Biggest Disappointment: After two impressive seasons at rookie and short-season levels, third baseman Kody Kirkland was poised to open the season at high Class A in 2004.

Placed at West Michigan instead, he has struggled. Seeing a steady diet of breaking balls for the first time in his professional career, Kirkland, 21, has not adjusted well. In 223 at-bats, he hit .220-4-25 while striking out 72 times with eight walks.

A draft-and-follow selection in the 30th round in 2001 by the Pirates, Kirkland was acquired by the Tigers in the Randall Simon trade last year. He has also had a difficult time defensively, with 20 errors in 57 games.


Kelly's injury lingered longer than anticipated. Initially, his ailing shoulder was expected to keep him out of the Erie lineup for two weeks, but he had missed more than a month, and his return date is still not imminent. He was batting .228-0-9 in 101 at-bats prior to the injury.

After hitting 24 home runs during the first half at Triple-A Toledo, veteran minor league outfielder Marcus Thames, 27, was called up to Tigers. He had 31 home runs at Double-A Norwich in the Yankees system in 2001.

Kansas City Royals
by Alan Eskew

Best Player: Zack Greinke didn't give minor league fans much time to appreciate him.

In only his second minor league season, the 2002 first-rounder earned a May callup and quickly became the Royals most effective starter.

Greinke went 1-1, 2.51 in 29 innings at Triple-A Omaha before being summoned to the majors as a 20-year-old, the youngest player in the majors. "I don't feel rushed," Greinke said.

The Royals concur. After just two starts, manager Tony Pena proclaimed Greinke the staff ace. "This kid is special," Pena said. "A pitcher like this comes along only every 15 years. He reminds me of Tom Seaver."

Biggest Leap Forward: Lefthander Dusty Hughes stands only 5-foot-9, but in the eyes of the organization he stands near the top of its list of prospects.

Hughes, an 11th-round pick in 2003 out of Delta State, opened the season at low Class A Burlington and in his first start combined for a no-hitter with six strikeouts and a walk over eight innings. He went 4-2, 1.56 with a .213 opponent average in 52 innings at Burlington, earning a promotion to high Class A Wilmington, where he was 1-3, 2.60 in 35 innings.

Hughes, 22, features a 90-94 mph fastball and a good late-breaking slider. His future in the majors could be in relief.

Biggest Disappointment: With a live arm, righthander Colt Griffin became the first high school player documented to throw 100 mph. While the Royals knew when they selected him with the ninth overall pick in 2001 it would take time for him to refine his raw tools, they hoped his development would be further along.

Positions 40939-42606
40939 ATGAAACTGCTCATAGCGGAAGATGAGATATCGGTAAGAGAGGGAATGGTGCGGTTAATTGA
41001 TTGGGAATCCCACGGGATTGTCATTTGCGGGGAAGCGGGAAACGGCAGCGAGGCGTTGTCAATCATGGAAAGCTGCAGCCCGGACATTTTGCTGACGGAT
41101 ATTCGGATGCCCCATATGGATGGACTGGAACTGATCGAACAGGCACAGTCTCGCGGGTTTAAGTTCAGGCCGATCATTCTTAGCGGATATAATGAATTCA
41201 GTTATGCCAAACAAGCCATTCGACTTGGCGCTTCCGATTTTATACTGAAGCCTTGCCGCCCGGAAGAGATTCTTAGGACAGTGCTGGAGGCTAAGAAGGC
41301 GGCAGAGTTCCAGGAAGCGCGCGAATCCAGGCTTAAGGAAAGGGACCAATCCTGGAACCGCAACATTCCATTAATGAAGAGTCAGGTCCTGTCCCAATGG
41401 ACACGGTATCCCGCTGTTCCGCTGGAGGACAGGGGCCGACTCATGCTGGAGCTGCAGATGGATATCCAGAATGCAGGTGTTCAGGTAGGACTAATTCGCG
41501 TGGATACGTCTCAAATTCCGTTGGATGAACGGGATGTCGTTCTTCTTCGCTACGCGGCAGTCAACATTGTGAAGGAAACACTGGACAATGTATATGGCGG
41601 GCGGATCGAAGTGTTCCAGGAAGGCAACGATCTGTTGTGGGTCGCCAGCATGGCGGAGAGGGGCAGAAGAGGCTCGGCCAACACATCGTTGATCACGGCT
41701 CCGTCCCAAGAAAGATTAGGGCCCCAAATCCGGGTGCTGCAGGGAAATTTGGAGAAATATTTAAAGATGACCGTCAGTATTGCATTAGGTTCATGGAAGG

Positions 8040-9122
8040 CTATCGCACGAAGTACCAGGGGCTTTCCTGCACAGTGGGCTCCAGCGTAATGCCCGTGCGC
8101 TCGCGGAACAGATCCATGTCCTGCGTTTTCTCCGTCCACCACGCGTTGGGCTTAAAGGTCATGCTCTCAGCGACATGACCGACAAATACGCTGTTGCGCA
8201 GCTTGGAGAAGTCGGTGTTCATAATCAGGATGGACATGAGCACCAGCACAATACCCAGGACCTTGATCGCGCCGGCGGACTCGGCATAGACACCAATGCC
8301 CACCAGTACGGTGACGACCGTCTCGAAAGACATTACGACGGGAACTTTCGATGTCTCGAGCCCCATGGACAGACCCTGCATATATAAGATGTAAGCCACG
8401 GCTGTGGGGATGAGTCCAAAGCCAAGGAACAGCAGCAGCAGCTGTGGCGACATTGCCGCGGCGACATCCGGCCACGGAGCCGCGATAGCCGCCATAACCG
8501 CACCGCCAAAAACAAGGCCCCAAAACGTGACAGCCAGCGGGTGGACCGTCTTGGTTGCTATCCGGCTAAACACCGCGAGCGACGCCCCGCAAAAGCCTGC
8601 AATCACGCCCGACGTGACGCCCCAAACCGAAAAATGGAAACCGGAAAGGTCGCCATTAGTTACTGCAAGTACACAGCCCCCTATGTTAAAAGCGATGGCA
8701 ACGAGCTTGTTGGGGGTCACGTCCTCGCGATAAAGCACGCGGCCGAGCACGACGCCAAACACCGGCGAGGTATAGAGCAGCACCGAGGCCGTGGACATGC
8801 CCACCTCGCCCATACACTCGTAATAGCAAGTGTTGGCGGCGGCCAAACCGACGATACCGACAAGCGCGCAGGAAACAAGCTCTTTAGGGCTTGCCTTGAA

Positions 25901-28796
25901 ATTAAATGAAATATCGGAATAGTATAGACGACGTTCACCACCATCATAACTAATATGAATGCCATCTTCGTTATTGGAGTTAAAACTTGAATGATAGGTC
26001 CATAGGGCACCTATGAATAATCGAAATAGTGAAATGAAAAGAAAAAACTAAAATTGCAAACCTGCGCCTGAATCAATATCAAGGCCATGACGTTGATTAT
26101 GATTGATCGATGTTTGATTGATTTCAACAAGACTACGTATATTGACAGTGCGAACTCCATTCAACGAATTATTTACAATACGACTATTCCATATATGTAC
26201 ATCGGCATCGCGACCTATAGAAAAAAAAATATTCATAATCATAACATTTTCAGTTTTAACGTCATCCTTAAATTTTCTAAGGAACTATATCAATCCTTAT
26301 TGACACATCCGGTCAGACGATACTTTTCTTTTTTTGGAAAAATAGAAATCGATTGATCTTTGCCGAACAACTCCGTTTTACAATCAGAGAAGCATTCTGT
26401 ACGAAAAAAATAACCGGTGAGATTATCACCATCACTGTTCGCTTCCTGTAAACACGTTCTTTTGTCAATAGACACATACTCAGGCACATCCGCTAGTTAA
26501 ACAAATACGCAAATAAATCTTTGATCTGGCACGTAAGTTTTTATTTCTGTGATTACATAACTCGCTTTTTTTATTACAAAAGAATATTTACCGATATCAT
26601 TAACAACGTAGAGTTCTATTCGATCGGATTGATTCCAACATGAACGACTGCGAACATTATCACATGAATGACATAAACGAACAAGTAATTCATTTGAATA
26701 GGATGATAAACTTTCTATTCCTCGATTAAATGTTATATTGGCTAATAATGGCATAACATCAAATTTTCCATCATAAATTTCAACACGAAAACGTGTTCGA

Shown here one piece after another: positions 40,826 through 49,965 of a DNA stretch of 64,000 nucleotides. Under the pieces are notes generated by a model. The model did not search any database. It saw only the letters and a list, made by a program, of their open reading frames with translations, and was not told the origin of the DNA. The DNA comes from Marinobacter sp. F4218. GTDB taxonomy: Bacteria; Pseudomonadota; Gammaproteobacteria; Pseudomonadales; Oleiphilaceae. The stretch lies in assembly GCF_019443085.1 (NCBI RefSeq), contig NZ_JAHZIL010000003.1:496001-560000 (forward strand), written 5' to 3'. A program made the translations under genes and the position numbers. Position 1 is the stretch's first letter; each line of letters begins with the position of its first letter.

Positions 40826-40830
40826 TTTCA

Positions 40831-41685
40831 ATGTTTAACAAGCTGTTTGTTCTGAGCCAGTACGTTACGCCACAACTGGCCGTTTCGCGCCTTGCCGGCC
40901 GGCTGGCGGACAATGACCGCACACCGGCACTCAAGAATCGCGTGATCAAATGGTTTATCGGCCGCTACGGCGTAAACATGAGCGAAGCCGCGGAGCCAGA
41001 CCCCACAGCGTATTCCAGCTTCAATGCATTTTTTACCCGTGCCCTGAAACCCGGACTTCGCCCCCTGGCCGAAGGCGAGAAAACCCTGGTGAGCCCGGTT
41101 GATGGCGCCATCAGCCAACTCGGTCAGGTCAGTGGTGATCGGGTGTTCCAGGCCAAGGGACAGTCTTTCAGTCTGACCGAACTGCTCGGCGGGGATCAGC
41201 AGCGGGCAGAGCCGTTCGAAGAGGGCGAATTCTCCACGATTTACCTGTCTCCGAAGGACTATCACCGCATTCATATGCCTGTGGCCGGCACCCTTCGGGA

In his fourth professional season, Griffin is still having problems throwing strikes. In eight starts this season with Wilmington, the 21-year-old was 1-4, 8.23, with 72 base runners in 33 innings. He was promoted to Double-A Wichita in June and moved to the bullpen in an attempt to get him turned around.


The Royals fired Wilmington pitching coach Reggie Jackson and replaced him with Randy Smith. "I feel change was needed," director of player personnel Shaun McGinn said. "We've got some talented young pitchers at Wilmington, who we need to get back on track."

Mike Stodolka, the Royals' top pick in the 2000 draft who missed most of last season after having Tommy John surgery, returned to the mound at Wilmington. He was 0-0, 3.00 in 12 innings.

Minnesota Twins
by John Millea

Best Player: The general thinking about Jason Kubel going into 2004 was that the outfielder was destined to spend the entire season at Double-A New Britain, honing the skills that made him an all-star in his two full professional seasons.

But the 22-year-old right fielder spent just 37 games in the Eastern League before being promoted to Triple-A Rochester. He hit .377-6-29 for the Rock Cats and hasn't missed a tick at the upper level, hitting .346-2-19 in 130 at-bats.

Biggest Leap Forward: Scott Baker was drafted in the second round of the 2003 draft after a stellar career at Oklahoma State, but the jury was still out as the 6-foot-4 righthanded starter came to spring training. That's because he spent just half a season at Quad City last year, finishing 3-1, 2.49 in 51 innings.

Now, however, the verdict is in, marking Baker as one of the fast risers in the organization.

He started the season at Class A Fort Myers and went 4-2, 2.40 in 45 innings. That earned him a promotion to Double-A New Britain, where he was 3-2, 2.28 through 50 innings. Probably his most impressive number is the strikeout-to-walk ratio: 37/6 at Fort Myers and 34/7 at New Britain.

Biggest Disappointment: Righthanded starter Jim Abbott has been hit by injuries in the past. A torn ligament in his right arm ended his 2000 season at Rookie-level Elizabethton and he spent most of 2001 on the disabled list after elbow surgery. He made 29 appearances at Quad City in 2002, and last year he finally appeared to be putting things together, going 5-3, 2.31 at Fort Myers and 4-2, 2.60 at New Britain.

But 2004 has not been kind to the 24-year-old Michigan native. He has not had any injury problems, yet his numbers have sagged. Through 66 innings at New Britain, Abbott was 1-5, 5.58.


Second baseman Luis Maza was sent back to New Britain after a short stint with Rochester. Maza, who was hitting .320-6-24 for New Britain, was bumped back down when Nick Punto came off the disabled list, creating a ripple effect through the organization.

Two third basemen are hurting: Matt Moses (back injury) is sidelined at low A Quad City and Terry Tiffee (hamstring) is on the shelf at Triple-A Rochester.